Facing a shortfall and declining enrollment, the Austin Independent School District is considering consolidating schools, among other options, to cut its deficit by as much as $55 million over the next few years.
A budget document sent to the Austin School Board shows the district is considering two possible options for consolidation. One would consolidate 12 under-enrolled campuses – most of them in East Austin – saving the district $12 million over the next three years.
At a news conference today, Superintendent Paul Cruz said the 12 schools have not yet been identified.
Cruz said the recommendations are focused on three priorities: that all AISD schools become “exemplary” schools, that all students are reading on grade level by third grade and that teachers are paid more.
“The focus is around student outcomes, student achievement. We want to make sure that we understand that it's a multiyear strategy,” he said. “[This] is a time where ... we will be having more dialogue and community conversation around the strategies we can take next year to realign budgets and resources, and to address the deficit we are facing in the school system.”
The district also suggests less drastic options to cut costs, like reducing its secondary staff, charging fees for students to attend magnet programs, increasing the student to teacher ratio and reducing spending at central office. The more than 90-item list of cost-saving measures is not final and is subject to change.
Nicole Conley Johnson, chief of business and operations for AISD, said the struggles facing the district show the formulas that determine current laws do not reflect realities.
“We’ve got more kids in poverty, yet we’re considered wealthy under school finance laws just because of the property wealth and not the students we serve,” she said. “Because the formulas haven’t kept pace, you see our teachers’ salaries below our peers. ... We are the face of why this doesn’t make sense.”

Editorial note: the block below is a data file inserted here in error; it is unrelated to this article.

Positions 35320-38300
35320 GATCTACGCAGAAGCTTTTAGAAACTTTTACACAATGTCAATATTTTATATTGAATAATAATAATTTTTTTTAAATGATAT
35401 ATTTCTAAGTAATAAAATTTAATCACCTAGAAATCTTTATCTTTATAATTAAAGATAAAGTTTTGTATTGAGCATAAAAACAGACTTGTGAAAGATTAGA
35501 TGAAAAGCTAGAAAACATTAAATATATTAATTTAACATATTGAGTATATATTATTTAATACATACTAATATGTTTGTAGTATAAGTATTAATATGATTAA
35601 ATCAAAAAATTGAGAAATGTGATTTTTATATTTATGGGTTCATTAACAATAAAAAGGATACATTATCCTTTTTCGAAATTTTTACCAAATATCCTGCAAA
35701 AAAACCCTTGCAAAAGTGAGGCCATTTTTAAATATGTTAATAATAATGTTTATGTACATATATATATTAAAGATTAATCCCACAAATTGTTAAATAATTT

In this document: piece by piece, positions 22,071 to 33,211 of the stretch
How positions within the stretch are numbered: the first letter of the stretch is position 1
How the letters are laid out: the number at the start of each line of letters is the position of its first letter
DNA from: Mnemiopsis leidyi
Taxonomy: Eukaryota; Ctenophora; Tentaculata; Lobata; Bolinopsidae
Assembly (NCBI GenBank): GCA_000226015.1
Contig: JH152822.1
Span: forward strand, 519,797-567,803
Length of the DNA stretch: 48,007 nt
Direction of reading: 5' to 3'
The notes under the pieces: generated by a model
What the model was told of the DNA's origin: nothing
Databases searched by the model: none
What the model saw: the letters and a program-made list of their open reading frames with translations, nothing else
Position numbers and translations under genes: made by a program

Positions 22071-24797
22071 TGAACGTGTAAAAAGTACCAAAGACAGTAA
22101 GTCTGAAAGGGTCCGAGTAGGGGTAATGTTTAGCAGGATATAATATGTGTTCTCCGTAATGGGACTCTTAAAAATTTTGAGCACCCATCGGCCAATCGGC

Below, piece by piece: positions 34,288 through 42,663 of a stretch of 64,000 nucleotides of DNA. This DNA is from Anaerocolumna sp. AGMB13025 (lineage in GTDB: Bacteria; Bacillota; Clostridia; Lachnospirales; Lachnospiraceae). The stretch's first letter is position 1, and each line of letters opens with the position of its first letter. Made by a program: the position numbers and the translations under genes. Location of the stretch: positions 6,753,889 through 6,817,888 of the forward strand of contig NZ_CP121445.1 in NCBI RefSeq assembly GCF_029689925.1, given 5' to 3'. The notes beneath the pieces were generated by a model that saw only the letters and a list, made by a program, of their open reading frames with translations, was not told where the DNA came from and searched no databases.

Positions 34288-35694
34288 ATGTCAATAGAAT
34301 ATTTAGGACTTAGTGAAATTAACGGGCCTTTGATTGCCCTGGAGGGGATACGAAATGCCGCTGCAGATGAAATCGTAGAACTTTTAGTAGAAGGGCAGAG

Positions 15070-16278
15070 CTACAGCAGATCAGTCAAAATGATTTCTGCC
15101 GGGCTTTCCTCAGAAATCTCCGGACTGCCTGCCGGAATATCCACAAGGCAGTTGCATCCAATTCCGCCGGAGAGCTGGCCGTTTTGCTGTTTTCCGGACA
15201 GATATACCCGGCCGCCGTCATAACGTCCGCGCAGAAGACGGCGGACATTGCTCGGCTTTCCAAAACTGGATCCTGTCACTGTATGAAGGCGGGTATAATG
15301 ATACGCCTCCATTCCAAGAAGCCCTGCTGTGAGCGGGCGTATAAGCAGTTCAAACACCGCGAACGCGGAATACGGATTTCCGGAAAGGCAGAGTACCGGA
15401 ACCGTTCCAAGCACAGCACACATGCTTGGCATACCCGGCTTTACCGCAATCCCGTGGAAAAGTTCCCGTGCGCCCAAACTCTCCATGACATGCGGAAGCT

News of the draft was first reported by The Austin American-Statesman.
The recommendations were sent to the board the same week the Budget Stabilization Task Force had planned to send its own. This task force is a committee of educators and community members that was created to study the district's budget and make recommendations.
Ken Zarifis, president of the teachers union and a member of the task force, said he was surprised to see AISD come out with its own recommendations.
"The Budget Stabilization Task Force was established to create difficult, but well thought out ideas for budget improvements," he said via email. "To present this outrageous document to the board without talking to the hard working volunteers of the Task Force and before the release of its report, is simply disrespectful.
The district has seen six straight years of declining enrollment. That's on top of it's increasing payments to the state's so-called recapture program, which requires wealthier districts to pay property tax revenue back to the state to supplement low-income schools. Last year, Austin ISD paid a record $670 million in property tax revenue back to the state.
Read the full document below.
This post has been updated. Jerry Quijano contributed to this report.